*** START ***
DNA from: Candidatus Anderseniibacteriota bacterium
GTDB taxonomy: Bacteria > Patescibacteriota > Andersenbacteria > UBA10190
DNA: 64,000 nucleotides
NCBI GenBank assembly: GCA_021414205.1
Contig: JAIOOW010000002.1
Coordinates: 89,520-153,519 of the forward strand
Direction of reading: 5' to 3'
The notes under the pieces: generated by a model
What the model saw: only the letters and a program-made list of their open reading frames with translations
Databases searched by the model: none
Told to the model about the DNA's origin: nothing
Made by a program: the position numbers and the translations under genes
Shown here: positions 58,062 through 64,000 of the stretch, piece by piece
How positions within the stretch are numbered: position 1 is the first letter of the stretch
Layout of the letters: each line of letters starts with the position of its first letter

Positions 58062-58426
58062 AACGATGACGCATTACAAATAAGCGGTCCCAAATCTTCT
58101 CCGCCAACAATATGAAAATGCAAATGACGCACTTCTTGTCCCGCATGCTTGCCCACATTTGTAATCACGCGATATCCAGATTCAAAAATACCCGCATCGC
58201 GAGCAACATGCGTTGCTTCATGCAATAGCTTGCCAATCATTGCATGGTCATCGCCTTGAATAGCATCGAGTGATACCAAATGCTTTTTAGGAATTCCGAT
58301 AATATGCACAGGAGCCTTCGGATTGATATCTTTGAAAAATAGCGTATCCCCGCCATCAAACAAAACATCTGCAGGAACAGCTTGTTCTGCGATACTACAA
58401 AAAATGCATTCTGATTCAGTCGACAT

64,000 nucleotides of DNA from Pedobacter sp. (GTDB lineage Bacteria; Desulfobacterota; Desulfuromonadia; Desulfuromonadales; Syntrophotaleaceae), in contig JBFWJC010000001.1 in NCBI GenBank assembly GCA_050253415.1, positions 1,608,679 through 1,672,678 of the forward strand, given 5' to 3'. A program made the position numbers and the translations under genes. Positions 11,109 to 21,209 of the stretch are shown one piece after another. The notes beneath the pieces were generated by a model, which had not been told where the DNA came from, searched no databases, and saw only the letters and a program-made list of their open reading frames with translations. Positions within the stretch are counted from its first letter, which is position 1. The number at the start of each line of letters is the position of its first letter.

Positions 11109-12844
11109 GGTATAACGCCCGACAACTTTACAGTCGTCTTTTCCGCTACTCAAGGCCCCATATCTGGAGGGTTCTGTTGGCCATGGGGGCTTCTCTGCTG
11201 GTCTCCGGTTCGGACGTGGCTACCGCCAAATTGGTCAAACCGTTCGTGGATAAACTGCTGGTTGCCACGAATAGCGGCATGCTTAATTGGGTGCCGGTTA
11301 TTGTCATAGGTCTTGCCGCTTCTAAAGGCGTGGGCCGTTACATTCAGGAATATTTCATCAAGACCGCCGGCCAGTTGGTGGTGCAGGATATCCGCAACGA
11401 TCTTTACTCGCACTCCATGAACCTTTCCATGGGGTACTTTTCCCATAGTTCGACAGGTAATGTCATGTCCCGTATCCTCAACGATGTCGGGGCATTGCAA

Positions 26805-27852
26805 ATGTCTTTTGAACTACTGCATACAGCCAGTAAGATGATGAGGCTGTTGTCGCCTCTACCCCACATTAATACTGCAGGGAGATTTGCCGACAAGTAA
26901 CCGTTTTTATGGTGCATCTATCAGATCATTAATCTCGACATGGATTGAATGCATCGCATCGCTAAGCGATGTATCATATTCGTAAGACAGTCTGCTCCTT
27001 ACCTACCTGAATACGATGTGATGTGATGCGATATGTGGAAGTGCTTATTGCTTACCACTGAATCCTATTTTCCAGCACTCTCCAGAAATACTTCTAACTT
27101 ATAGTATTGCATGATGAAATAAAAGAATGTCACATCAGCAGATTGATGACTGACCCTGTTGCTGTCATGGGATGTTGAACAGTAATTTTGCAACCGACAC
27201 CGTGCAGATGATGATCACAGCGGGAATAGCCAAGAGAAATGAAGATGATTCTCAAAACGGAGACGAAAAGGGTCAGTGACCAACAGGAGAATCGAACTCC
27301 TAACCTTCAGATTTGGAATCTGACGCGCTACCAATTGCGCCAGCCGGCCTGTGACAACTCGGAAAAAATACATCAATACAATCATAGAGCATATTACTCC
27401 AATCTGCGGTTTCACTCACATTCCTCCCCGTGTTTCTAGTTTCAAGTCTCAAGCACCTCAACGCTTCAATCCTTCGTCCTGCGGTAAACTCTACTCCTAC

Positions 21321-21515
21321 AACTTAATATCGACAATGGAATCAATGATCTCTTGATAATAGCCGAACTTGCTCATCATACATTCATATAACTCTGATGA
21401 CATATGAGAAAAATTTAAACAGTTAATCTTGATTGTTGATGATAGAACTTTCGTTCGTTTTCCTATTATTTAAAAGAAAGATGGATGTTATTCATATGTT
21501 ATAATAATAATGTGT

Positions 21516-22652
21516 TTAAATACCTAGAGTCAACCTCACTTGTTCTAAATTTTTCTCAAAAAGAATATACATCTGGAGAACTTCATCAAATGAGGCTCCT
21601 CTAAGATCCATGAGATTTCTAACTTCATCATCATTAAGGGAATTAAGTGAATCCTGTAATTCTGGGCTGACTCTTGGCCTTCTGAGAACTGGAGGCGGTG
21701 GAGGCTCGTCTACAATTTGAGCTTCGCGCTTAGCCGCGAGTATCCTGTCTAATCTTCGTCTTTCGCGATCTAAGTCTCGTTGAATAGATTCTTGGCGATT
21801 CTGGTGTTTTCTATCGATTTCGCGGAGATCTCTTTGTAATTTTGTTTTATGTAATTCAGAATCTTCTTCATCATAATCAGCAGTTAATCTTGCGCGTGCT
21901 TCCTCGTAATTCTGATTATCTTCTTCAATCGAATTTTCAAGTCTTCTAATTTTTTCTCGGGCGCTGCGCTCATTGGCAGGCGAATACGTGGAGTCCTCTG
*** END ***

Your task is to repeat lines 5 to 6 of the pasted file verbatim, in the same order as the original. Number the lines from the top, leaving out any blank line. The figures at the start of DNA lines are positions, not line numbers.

Contig: JAIOOW010000002.1
Coordinates: 89,520-153,519 of the forward strand